From the Fall 2001 issue of The News Media & The Law, page 36.
The U.S. Court of Appeals in St. Louis (8th Cir.) ruled in August that financial reports a Joplin, Mo., trucking company gave the U.S. Department of Transportation must be disclosed to the public even though the company itself would have kept that information secret.
Contract Freighters, Inc. was surprised. Company officials say they believed that customary business practice would play a decisive role in determining whether information would be released, and the company customarily did not release the information it provided in the reports.
A 1992 Freedom of Information Act appeals court decision had favored withholding customarily protected business information voluntarily submitted to the government. And although here the truckers’ financial reports were mandatory, not voluntary, they believed that decision’s favorable nod to customary practice would affect the ruling in this case. (Critical Mass Energy Project v. Nuclear Regulatory Commission; See NM& L, Fall 1992)
They also believed that wording of a separate statute outlining how the FOI Act would apply to these reports — and its legislative history that acknowledged strong competition in the motor carrier industry — should force the agency to withhold reports from the public, namely Contract Freighters’ competitors.
Not so, the court said.
The case would turn on a time-tested formula first articulated in 1974 in National Parks & Conservation Association v. Morton. FOIA’s exemption for trade secrets and commercial and financial information protects information when release would cause considerable competitive harm or when the release of voluntarily submitted information would curb the government’s ability to get that information in the future.
The truckers are required by law to submit the reports, and the truckers had not shown they would suffer “substantial” competitive harm from their release, so that exemption does not apply, the court said.
In the Critical Mass Energy decision, a federal appellate panel ruled that customary commercial disclosure practices govern whether the government must release voluntarily submitted commercial information. Agencies were to continue to release information the government required businesses to submit unless disclosure would cause substantial competitive harm. But if the reports came in “voluntarily,” customary practice would rule.
As a result, the government greatly increased its protection of business information from FOI Act requesters. Whether businesses “customarily” keep information confidential has weighed heavily in decisions about granting or denying that information, so long as submissions are voluntary.
In fact, agencies have accepted voluntary submissions of information that they could otherwise require in order to protect against disclosure.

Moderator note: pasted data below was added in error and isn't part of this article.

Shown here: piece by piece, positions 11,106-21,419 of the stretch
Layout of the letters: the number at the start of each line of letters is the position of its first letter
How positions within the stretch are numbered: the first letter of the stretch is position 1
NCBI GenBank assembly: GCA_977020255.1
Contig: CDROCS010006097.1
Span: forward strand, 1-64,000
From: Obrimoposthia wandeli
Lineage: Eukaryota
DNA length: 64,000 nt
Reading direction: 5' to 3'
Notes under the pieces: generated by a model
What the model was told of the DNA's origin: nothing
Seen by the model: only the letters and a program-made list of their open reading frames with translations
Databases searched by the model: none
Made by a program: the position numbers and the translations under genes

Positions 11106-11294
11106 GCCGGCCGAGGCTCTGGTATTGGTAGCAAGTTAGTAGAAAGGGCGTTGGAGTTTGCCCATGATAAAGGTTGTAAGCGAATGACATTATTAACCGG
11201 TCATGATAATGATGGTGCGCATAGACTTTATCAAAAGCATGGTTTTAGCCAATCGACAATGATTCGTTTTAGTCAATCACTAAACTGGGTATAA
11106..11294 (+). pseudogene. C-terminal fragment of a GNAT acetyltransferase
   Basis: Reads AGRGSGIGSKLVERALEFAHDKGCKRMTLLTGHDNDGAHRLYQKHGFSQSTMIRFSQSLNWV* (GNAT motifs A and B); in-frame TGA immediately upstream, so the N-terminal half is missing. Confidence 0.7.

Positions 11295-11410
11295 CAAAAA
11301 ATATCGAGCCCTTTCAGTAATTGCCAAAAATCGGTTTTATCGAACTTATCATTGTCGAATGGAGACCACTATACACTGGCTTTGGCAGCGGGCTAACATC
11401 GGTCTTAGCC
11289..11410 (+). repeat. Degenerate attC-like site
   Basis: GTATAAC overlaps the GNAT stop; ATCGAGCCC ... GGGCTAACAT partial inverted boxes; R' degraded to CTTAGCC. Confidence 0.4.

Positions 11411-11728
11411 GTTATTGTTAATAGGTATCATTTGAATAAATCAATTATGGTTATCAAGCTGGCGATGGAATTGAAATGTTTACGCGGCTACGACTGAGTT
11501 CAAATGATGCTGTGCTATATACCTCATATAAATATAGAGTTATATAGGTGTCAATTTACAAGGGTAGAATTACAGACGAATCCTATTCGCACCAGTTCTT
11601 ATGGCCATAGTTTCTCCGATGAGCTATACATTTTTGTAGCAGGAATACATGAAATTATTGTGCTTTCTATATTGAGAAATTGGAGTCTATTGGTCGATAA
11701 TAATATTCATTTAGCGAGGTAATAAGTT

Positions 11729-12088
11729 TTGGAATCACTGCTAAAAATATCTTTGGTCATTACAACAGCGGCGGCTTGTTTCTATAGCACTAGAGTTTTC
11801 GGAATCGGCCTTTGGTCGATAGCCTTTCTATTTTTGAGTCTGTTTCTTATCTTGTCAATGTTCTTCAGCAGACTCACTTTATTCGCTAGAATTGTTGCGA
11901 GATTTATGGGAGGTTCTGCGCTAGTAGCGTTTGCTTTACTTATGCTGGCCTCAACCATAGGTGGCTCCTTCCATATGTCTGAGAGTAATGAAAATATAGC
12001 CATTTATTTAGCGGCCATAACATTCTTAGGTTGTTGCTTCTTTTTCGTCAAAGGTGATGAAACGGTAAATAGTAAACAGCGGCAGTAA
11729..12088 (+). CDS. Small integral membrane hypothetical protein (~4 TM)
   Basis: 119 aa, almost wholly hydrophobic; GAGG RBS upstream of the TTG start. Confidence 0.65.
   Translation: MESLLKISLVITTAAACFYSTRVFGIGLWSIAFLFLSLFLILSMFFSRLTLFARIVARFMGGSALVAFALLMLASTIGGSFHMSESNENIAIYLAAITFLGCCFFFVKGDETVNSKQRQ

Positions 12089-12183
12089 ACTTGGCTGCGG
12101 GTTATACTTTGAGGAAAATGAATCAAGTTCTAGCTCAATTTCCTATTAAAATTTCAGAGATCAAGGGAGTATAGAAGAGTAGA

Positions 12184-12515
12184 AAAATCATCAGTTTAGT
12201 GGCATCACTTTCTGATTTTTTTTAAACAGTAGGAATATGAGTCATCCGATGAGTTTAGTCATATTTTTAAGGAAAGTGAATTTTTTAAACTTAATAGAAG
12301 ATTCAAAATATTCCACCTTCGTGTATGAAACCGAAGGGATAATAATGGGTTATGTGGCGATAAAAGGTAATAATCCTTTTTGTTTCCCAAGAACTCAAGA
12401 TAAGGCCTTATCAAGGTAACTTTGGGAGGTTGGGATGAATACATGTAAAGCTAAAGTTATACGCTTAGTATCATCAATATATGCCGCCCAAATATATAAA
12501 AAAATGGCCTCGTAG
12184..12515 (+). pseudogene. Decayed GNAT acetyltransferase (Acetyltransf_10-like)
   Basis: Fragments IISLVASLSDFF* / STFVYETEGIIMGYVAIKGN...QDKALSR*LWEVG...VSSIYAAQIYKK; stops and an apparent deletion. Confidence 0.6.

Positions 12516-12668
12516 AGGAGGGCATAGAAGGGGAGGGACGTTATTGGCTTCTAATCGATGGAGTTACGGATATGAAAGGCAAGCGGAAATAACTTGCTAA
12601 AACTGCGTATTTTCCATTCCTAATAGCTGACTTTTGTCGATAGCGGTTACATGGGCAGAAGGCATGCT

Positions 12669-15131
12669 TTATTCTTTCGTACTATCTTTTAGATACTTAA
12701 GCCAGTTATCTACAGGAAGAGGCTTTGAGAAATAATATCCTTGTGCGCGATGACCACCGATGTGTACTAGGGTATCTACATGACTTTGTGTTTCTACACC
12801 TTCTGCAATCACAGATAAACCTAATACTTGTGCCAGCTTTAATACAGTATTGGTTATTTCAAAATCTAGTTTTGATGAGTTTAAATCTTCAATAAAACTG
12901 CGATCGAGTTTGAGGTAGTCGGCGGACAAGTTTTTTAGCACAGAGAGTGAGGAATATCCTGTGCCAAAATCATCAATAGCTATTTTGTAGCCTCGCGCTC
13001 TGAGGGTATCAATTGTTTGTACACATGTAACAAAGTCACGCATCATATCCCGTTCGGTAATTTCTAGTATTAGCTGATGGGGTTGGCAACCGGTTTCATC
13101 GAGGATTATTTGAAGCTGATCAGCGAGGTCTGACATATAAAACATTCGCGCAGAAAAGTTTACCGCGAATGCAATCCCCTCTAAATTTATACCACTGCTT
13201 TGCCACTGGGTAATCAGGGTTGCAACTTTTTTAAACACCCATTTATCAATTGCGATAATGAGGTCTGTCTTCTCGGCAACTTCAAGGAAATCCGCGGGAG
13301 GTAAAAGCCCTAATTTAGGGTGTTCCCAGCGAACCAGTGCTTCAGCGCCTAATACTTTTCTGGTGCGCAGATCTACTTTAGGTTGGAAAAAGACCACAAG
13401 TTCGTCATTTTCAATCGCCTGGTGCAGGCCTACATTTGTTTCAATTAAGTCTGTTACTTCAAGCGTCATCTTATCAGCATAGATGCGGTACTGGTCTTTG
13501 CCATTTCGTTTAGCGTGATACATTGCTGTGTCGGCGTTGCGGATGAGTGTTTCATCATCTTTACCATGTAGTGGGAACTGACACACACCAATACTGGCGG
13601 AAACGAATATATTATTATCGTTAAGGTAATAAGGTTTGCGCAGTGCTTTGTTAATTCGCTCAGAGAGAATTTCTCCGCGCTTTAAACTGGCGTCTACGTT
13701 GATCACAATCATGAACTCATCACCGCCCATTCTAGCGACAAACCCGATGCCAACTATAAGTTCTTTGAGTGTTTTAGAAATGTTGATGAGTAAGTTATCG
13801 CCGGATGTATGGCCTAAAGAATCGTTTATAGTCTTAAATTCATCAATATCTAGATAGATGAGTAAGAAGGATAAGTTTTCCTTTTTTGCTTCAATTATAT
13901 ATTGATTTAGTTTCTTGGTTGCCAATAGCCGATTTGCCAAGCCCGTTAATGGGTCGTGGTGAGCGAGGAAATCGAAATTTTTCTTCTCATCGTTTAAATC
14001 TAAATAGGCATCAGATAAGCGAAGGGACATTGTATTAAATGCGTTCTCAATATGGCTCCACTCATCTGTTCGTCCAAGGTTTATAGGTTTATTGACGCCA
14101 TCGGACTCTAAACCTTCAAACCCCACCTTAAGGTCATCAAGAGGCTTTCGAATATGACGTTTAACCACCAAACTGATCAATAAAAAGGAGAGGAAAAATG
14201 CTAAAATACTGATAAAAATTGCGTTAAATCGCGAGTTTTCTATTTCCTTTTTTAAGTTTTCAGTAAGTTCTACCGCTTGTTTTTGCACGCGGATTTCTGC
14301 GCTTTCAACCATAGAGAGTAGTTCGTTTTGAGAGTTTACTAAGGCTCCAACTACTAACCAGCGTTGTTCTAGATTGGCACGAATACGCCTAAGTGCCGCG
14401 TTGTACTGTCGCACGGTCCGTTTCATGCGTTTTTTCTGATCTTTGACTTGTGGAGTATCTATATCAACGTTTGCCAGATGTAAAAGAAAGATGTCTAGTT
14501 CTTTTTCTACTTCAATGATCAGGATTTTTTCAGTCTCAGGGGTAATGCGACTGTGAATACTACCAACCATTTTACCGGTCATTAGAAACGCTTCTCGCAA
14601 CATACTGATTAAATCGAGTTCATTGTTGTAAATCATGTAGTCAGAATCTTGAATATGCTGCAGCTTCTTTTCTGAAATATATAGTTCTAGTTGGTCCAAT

In Critical Mass, the court allowed the Nuclear Regulatory Commission to avoid disclosing nuclear industry safety reports because the company did not itself customarily disclose the requested information, and because the government had accepted the reports on a “voluntary” basis rather than compelling their submission.
Records that the company customarily kept secret — even reports on significant safety-related events such as Three Mile Island — could remain secret in the hands of the government if they had been handed to the government voluntarily and contained information not customarily released. The rule would apply even if the agency could, but did not, require delivery of that information.
Even though Critical Mass Energy would not apply to the Contract Freighters’ case — the motor carrier reports were required by law — the decision signaled that courts would reach deep to protect business information.
The truckers said the “substantial” competitive harm test should not apply either, since the agency had found no substantial competitive harm.
A statute directing release of truckers’ reports under the FOI Act said information could be withheld if it caused “competitive harm.” This was a different standard from the “substantial competitive harm” showing in the National Parks test, the truckers said.
Contract Freighters operates 6,000 trailers and 2,000 tractors through Canada and the United States and works with Mexican carriers at the border.
Until Congress closed it down in 1996, the now defunct Interstate Commerce Commission collected longer and more detailed reports and usually made them available.
The ICC Termination Act of 1995 abolished the ICC and transferred its regulatory responsibilities to the Department of Transportation. That law directed the government to disclose reports unless a motor carrier shows an exemption is “necessary to avoid competitive harm” and that it qualifies for protection under the FOI Act’s proprietary exemption.
The department’s Bureau of Transportation Statistics allows motor carriers to request confidential treatment of their reports, but in March 2000, the bureau denied 18 of 24 requests, including one from Contract Freighters. Contract Freighters had not shown how the generalized data it presented could give others meaningful detail on innovative technologies, processes or strategies for developing international markets, the bureau said.
In its suit, the company told the court that if it looked at what the industry would customarily withhold from its competitors, it would find “competitive harm” from disclosure. Contract Freighters said other motor carriers could benefit from the disclosures.
But the court accepted the government’s argument that to be exempt, the reports must show some unique competitive idea, that routine entitlement to the exemption trivializes the statutory scheme and cannot be reconciled with the proprietary exemption of the FOI Act. (Contract Freighters Inc. v. Sec’y of Transportation) –RD